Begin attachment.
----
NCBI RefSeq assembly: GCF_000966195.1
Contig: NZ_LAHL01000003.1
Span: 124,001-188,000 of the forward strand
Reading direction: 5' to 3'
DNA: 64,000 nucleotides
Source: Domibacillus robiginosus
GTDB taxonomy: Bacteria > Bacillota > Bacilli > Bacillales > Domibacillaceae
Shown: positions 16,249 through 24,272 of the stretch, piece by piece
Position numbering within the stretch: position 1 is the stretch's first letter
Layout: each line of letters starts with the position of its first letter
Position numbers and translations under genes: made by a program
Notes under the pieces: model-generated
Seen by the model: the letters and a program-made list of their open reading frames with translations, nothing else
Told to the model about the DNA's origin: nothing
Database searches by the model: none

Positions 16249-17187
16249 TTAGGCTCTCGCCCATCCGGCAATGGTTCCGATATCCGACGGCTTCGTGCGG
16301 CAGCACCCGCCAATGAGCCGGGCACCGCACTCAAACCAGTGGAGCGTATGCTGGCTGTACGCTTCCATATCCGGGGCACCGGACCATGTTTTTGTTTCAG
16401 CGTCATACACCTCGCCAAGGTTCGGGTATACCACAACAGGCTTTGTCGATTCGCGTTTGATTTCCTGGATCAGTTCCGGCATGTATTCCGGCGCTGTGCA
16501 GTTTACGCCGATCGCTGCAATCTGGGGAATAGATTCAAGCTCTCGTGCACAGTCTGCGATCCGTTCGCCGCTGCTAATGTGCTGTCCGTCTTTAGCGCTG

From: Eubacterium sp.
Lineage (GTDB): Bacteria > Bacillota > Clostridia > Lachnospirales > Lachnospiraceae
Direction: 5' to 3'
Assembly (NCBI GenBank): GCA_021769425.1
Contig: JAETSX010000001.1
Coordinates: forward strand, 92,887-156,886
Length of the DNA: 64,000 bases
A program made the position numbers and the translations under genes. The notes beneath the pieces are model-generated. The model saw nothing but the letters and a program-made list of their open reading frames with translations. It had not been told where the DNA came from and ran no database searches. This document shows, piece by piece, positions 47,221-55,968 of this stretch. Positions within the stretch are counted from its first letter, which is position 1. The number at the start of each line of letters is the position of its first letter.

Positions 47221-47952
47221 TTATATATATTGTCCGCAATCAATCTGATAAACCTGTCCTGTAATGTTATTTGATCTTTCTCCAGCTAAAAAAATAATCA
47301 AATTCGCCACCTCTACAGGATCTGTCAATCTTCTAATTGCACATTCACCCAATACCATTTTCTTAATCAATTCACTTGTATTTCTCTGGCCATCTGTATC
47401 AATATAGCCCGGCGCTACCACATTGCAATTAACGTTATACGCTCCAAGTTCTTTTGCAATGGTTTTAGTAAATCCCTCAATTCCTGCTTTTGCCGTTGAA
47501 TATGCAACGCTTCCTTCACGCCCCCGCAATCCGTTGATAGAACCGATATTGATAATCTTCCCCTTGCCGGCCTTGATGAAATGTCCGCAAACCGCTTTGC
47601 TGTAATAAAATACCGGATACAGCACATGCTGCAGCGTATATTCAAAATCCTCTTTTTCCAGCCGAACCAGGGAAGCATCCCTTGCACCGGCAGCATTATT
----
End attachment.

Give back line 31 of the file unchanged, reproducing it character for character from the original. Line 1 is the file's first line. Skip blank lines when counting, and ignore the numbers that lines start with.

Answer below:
47301 AATTCGCCACCTCTACAGGATCTGTCAATCTTCTAATTGCACATTCACCCAATACCATTTTCTTAATCAATTCACTTGTATTTCTCTGGCCATCTGTATC